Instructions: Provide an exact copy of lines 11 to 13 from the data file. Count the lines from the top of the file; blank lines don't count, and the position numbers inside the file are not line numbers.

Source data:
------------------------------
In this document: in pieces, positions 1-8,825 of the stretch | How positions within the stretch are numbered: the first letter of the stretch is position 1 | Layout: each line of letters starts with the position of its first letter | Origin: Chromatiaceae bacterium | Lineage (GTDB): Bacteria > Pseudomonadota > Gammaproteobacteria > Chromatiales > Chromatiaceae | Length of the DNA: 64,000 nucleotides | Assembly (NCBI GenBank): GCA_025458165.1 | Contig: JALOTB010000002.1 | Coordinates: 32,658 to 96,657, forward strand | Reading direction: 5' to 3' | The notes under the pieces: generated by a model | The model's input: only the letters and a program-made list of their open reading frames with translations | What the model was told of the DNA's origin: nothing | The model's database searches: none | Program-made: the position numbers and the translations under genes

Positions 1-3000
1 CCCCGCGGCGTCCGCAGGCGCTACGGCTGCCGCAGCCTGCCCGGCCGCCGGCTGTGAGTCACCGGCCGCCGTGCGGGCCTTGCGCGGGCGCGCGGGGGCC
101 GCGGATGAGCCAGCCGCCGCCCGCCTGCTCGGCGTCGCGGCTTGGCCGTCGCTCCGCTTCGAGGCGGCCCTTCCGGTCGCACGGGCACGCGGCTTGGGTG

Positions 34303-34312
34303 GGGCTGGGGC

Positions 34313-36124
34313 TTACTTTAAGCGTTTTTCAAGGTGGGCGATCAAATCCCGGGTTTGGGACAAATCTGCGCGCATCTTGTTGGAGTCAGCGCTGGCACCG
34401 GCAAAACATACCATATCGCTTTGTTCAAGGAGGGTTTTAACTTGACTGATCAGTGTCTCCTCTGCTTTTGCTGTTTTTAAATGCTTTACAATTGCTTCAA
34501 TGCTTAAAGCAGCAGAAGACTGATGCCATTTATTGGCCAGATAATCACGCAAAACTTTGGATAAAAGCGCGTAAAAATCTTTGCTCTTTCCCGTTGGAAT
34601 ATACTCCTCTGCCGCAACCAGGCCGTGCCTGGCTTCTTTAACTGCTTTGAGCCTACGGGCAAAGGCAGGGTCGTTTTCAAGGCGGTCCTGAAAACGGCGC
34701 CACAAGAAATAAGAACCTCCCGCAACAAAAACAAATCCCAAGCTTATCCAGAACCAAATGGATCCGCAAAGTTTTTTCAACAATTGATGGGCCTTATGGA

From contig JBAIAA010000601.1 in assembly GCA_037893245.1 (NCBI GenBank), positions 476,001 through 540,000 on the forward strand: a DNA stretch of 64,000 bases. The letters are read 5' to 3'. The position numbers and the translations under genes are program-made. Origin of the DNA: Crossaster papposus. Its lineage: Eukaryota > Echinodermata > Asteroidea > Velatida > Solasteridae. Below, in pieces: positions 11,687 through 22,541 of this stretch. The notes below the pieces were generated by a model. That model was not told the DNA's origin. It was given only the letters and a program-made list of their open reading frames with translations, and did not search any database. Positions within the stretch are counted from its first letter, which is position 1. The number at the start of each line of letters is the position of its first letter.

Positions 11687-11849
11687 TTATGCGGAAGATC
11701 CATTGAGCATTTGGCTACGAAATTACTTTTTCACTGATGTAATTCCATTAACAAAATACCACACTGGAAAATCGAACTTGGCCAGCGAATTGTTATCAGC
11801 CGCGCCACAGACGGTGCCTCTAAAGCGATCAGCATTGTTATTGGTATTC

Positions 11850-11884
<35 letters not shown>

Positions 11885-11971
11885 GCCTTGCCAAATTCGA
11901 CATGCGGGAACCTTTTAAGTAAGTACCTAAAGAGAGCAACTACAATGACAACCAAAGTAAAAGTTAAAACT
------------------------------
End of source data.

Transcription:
34601 ATACTCCTCTGCCGCAACCAGGCCGTGCCTGGCTTCTTTAACTGCTTTGAGCCTACGGGCAAAGGCAGGGTCGTTTTCAAGGCGGTCCTGAAAACGGCGC
34701 CACAAGAAATAAGAACCTCCCGCAACAAAAACAAATCCCAAGCTTATCCAGAACCAAATGGATCCGCAAAGTTTTTTCAACAATTGATGGGCCTTATGGA

From contig JBAIAA010000601.1 in assembly GCA_037893245.1 (NCBI GenBank), positions 476,001 through 540,000 on the forward strand: a DNA stretch of 64,000 bases. The letters are read 5' to 3'. The position numbers and the translations under genes are program-made. Origin of the DNA: Crossaster papposus. Its lineage: Eukaryota > Echinodermata > Asteroidea > Velatida > Solasteridae. Below, in pieces: positions 11,687 through 22,541 of this stretch. The notes below the pieces were generated by a model. That model was not told the DNA's origin. It was given only the letters and a program-made list of their open reading frames with translations, and did not search any database. Positions within the stretch are counted from its first letter, which is position 1. The number at the start of each line of letters is the position of its first letter.